And last night, a nation was left in shock and consternation at the motive of the dastardly Rambo-style attacks, the level of sophistication, and whether the two incidents were linked.
In Eastleigh, the explosion ripped through the streets in the heavy 9am traffic and left an officer fatally wounded and another injured as pandemonium broke out, with pedestrians and motorists using any available opening to escape.
|AP Commandant Kinuthia Mbugua addresses journalists at Eastleigh in Nairobi after an officer was killed in an explosion, Friday.[PHOTO: JOHN MUCHUCHA/STANDARD]|
It did not matter whether the opening was large enough… The scene was akin to what is witnessed in the lawless fields of Somalia after unknown attackers hurled a grenade at a police vehicle, ripping off its front part and throwing the officers out.
Shot in the air
And even before the dust settled, Kenya’s security machinery was thrown into a spin after two other officers met the same wrath from attackers at 4pm in Roysambu.
Riding a speeding motorcycle, the assailants shot in the air, then hurled hand grenades at the officers at the Roysambu roundabout. The officers had been going about their normal duties and had flagged down a motorcycle rider ferrying a passenger, only to be met with sounds of gunfire and exploding grenades as the assailants sped off.
The police, however, tracked down the assailants and shot them dead five kilometres from the scene as they sped towards Quarry area. They recovered a gun. In Nairobi’s populous Eastleigh area, Corporal Erastus Kamau died in hospital where he had been rushed for treatment.
Witnesses at the scene said the Administration Policeman was in a police Land Rover when they were caught in a traffic jam. They were coming from Nyayo House, where they had gone to pick some documents.
One of the witnesses said Kamau, who was attached to the Embakasi DC’s office, stepped out of the Land Rover to direct overlapping traffic. When he went back into the car, an assailant threw what seemed to be a grenade inside the driver’s cabin and there was smoke and an explosion followed by a stampede of people and vehicles.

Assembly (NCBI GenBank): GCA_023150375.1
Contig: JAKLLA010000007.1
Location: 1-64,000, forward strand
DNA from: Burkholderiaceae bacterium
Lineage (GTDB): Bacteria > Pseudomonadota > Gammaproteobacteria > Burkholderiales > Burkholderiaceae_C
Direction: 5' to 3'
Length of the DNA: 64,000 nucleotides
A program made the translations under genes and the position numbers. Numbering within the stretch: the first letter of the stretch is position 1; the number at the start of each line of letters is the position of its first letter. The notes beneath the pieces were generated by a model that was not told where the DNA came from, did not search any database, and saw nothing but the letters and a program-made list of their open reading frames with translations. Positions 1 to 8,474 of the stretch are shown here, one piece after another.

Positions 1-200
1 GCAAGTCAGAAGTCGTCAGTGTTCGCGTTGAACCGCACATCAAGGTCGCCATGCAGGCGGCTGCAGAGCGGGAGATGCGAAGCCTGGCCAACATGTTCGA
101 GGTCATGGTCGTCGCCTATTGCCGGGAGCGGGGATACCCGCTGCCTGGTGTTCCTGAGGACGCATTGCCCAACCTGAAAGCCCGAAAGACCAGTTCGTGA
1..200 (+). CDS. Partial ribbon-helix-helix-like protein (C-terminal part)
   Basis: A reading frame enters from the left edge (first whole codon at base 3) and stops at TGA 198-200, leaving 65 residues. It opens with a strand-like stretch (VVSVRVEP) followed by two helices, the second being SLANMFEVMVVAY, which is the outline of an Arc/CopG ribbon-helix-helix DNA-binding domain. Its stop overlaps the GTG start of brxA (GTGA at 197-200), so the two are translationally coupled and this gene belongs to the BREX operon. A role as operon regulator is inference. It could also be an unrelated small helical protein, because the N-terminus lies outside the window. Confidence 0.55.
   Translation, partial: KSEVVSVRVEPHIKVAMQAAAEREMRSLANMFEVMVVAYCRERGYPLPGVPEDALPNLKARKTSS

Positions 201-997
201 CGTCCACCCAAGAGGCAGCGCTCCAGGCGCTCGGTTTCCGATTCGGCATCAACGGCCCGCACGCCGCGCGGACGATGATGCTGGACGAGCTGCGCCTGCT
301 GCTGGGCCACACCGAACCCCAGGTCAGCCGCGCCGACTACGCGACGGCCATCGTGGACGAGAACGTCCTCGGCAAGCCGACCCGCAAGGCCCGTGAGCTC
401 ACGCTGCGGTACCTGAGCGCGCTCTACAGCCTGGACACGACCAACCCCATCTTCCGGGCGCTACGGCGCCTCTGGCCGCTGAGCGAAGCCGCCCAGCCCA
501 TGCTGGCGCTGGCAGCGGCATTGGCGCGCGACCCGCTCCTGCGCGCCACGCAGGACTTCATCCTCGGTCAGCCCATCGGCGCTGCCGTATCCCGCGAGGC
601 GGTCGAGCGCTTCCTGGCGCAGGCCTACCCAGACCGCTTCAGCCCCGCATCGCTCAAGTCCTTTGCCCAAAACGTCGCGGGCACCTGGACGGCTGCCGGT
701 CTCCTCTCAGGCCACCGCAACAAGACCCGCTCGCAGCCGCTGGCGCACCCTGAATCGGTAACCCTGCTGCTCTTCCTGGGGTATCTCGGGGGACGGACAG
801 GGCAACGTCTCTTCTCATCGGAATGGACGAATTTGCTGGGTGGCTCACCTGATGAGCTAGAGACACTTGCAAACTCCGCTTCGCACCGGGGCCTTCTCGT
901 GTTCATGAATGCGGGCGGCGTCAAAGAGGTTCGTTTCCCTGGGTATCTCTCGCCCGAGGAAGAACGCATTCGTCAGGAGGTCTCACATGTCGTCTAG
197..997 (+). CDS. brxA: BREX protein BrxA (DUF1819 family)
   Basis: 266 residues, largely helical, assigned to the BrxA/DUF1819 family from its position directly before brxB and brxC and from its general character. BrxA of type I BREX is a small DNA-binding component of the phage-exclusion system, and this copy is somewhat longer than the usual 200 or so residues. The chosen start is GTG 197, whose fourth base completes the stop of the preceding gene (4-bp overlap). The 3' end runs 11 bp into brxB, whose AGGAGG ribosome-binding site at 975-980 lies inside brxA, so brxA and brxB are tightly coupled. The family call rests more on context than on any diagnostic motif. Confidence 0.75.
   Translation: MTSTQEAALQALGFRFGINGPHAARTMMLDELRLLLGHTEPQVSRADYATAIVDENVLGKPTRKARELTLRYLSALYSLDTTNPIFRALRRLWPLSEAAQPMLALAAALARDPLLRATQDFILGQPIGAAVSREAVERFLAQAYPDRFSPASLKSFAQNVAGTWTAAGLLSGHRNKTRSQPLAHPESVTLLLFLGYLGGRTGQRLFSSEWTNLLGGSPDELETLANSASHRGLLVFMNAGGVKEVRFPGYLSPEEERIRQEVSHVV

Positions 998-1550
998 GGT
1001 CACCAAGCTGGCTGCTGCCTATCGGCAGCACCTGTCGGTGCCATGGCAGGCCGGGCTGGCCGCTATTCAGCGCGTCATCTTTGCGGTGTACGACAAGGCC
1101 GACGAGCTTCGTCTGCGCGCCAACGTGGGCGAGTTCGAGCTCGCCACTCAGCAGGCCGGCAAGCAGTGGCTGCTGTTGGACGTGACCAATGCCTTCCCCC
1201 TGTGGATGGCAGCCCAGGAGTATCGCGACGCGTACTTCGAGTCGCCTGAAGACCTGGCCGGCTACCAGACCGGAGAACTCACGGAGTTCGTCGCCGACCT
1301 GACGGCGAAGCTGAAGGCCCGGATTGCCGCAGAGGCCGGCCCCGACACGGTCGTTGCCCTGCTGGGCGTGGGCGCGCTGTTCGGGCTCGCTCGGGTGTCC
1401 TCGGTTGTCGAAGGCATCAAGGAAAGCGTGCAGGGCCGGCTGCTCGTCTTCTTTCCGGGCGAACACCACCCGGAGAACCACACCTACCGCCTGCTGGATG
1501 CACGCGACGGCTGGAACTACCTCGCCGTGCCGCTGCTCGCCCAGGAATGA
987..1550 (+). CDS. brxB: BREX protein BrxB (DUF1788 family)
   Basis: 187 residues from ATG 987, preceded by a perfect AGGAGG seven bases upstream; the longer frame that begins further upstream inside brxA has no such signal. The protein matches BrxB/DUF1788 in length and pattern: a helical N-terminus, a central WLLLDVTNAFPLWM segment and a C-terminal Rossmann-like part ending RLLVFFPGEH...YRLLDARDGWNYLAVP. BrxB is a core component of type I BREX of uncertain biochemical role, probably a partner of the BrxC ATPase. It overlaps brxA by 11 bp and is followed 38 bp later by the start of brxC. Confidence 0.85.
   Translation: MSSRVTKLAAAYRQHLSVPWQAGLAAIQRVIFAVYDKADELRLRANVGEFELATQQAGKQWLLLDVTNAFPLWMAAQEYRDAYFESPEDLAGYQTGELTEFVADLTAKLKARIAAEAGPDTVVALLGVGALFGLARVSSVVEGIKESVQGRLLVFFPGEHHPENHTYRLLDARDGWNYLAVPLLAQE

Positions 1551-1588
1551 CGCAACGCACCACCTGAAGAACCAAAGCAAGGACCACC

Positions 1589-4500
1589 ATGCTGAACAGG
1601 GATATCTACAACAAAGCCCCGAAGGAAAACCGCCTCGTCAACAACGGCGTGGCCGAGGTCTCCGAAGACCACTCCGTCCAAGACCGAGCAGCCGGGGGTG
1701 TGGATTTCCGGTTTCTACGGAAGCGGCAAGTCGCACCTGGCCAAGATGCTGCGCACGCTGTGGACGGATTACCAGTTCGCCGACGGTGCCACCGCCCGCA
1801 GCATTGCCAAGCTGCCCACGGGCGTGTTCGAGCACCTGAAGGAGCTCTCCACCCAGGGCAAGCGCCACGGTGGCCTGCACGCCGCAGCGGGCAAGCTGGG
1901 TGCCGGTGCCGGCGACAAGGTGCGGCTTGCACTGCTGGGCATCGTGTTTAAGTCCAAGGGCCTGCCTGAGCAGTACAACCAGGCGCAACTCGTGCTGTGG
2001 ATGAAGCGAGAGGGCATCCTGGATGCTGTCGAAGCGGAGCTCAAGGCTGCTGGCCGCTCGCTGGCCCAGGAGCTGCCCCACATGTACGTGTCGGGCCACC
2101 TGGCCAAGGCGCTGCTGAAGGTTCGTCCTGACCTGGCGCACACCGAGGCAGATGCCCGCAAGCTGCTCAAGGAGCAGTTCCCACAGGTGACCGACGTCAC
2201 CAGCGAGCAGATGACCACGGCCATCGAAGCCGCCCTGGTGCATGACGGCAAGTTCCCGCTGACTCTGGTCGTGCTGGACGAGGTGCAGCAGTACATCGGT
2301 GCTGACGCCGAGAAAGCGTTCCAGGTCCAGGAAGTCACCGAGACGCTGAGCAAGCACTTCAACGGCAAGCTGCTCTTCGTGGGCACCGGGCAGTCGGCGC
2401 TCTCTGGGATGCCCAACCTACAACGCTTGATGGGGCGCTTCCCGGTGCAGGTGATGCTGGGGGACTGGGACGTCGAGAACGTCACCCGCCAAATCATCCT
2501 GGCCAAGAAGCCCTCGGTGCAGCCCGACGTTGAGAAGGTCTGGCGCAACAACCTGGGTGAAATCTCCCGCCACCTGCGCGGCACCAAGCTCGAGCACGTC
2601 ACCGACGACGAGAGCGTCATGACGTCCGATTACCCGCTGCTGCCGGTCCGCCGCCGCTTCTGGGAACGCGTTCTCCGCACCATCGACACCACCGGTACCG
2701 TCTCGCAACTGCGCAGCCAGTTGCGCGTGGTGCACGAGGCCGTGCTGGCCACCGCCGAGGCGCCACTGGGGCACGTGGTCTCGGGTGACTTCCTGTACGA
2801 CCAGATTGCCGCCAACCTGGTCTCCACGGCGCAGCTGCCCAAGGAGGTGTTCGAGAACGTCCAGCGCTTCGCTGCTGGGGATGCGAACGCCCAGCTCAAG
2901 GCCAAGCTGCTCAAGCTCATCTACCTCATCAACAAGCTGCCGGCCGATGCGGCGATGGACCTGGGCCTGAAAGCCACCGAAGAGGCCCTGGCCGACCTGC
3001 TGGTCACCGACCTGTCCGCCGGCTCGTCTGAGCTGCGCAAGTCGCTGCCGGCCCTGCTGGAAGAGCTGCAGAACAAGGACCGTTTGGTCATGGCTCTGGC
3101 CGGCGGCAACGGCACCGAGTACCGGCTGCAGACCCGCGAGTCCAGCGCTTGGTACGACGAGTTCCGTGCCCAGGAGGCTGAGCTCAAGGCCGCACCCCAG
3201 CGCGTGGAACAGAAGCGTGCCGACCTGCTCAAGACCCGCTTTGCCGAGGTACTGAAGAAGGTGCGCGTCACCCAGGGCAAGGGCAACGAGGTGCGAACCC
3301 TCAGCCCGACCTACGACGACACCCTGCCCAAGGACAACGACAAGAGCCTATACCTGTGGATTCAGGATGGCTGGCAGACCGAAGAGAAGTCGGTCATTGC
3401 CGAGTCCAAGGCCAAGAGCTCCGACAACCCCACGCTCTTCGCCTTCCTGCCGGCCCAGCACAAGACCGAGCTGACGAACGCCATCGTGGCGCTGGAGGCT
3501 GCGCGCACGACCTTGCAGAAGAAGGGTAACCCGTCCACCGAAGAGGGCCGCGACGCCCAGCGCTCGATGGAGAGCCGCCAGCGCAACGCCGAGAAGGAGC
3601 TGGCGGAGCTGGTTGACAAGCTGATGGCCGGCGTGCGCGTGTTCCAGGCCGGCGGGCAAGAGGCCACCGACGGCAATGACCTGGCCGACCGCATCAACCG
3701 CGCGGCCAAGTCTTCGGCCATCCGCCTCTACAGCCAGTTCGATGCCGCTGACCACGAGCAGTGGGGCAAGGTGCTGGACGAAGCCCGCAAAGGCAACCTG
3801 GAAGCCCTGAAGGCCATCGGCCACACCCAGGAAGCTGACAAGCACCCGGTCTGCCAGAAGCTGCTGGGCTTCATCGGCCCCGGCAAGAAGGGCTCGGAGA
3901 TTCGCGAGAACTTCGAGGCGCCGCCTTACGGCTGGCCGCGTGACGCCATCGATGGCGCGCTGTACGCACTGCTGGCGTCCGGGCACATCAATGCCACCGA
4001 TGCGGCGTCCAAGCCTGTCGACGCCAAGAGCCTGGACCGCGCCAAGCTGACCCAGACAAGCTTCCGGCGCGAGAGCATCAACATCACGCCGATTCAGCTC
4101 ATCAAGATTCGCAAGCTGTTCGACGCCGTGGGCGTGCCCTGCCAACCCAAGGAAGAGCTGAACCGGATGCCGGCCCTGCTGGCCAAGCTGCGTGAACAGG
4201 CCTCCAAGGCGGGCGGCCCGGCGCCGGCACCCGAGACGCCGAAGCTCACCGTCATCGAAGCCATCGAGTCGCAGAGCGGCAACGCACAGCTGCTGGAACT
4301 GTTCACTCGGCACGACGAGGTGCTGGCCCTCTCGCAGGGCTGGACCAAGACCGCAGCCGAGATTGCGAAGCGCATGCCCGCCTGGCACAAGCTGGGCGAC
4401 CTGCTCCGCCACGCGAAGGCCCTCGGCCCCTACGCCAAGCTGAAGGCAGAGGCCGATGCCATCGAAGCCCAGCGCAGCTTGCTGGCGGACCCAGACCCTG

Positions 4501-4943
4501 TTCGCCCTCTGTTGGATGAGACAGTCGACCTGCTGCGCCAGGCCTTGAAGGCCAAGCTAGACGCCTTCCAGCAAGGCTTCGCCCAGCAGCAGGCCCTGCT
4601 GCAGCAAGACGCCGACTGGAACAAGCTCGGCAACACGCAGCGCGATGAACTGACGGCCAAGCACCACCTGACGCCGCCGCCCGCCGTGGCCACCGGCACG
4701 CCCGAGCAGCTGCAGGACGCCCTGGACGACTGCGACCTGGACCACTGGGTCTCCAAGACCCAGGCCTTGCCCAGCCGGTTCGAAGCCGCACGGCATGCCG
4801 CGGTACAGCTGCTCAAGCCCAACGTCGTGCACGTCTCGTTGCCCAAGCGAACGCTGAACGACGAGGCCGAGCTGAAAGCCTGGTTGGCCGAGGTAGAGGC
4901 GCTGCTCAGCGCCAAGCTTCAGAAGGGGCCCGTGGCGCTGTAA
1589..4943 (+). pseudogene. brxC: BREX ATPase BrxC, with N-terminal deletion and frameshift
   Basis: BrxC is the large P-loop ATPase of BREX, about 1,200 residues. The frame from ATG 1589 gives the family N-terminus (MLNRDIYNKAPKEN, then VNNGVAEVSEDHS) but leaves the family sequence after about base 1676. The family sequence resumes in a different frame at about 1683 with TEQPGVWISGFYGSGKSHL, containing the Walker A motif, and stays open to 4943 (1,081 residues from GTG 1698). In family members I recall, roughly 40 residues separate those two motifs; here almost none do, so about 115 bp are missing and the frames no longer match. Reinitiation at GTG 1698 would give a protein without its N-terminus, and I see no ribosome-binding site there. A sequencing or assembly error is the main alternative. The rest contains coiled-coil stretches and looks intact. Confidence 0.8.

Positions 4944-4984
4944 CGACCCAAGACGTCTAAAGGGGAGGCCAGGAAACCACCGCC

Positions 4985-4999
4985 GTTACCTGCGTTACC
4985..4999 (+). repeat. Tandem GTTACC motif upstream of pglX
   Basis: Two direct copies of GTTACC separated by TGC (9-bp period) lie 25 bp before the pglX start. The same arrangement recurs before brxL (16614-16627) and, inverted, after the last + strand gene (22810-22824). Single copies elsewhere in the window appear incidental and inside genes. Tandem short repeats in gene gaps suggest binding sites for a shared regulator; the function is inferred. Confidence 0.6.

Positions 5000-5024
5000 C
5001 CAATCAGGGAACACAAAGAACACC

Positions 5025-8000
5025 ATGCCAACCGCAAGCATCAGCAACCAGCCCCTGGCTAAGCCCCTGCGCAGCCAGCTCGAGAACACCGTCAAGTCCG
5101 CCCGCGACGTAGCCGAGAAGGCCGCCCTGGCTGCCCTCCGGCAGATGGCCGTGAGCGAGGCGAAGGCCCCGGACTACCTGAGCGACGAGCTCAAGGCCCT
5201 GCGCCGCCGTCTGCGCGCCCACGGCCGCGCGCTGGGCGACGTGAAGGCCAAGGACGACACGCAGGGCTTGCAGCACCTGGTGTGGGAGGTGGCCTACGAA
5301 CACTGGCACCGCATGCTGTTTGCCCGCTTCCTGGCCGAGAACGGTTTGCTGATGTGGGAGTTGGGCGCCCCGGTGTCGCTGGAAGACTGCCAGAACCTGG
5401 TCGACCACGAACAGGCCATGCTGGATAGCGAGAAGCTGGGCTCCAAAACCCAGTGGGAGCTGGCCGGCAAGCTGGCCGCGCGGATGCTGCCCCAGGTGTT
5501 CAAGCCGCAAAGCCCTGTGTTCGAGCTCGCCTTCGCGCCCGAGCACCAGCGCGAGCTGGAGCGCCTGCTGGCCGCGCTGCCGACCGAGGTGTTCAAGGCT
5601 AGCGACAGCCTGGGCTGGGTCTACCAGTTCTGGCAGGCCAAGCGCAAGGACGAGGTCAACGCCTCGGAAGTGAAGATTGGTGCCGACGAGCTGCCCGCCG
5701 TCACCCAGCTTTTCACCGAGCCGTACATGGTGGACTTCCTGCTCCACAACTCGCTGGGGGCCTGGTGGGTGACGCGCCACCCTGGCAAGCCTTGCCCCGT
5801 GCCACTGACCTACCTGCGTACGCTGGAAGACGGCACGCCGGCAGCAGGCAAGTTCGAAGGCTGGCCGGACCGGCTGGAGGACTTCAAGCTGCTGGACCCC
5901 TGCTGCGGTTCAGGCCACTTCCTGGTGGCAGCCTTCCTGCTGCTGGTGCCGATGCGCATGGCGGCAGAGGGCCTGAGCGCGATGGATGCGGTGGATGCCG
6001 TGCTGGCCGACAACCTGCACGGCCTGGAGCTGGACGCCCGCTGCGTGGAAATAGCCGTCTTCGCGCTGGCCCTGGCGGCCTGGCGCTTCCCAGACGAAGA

"But I did not see the person who threw it. All I remember is seeing the officer come out and go back to the vehicle and the explosion," said the witness who identified himself as Ngugi.
He said that in the confusion, the driver jumped out and ran for about 50m where he started making calls.
The driver went back to the car as a crowd gathered and started shouting that Kamau be taken to hospital.
They drove the injured officer to a nearby Chief’s Camp, where he was put in another vehicle and rushed to hospital. He died while undergoing treatment.
The Land Rover, whose front passenger seat was ripped off, windscreen and roof destroyed, was removed from the scene an hour later.
AP Commandant Kinuthia Mbugua termed the incident "an act of terrorism" and vowed authorities would get to the bottom of it.
"This can be taken as an act of terror because of the manner in which it has happened. A life has been lost and two others injured," he said.
The slain officer’s official left boot was still in the bloodstained Land Rover long after the incident.
Two other people, including the driver whose hearing was affected, were injured by pellets from the explosive and were taken to hospital for treatment.
Mr Eliud Langat, a senior officer at the CID headquarters’ Bomb and Disposal Unit, said they had collected grenade parts from both incidents.
"These are grenades but we are yet to know the origin and motive of the attacks," he said.
Nairobi Area PCIO Peter Muinde said preliminary findings indicated an explosive was thrown into the car.
"We are still pursuing various angles, including one that the device was dropped into the Land Rover," he said.
Bomb experts combed the scene looking for clues that could help them unravel the incident.
Grenade attacks are not common in the country, and Commissioner of Police Mathew Iteere ordered speedy investigations into the cowardly attacks. He is scheduled to address the Press today.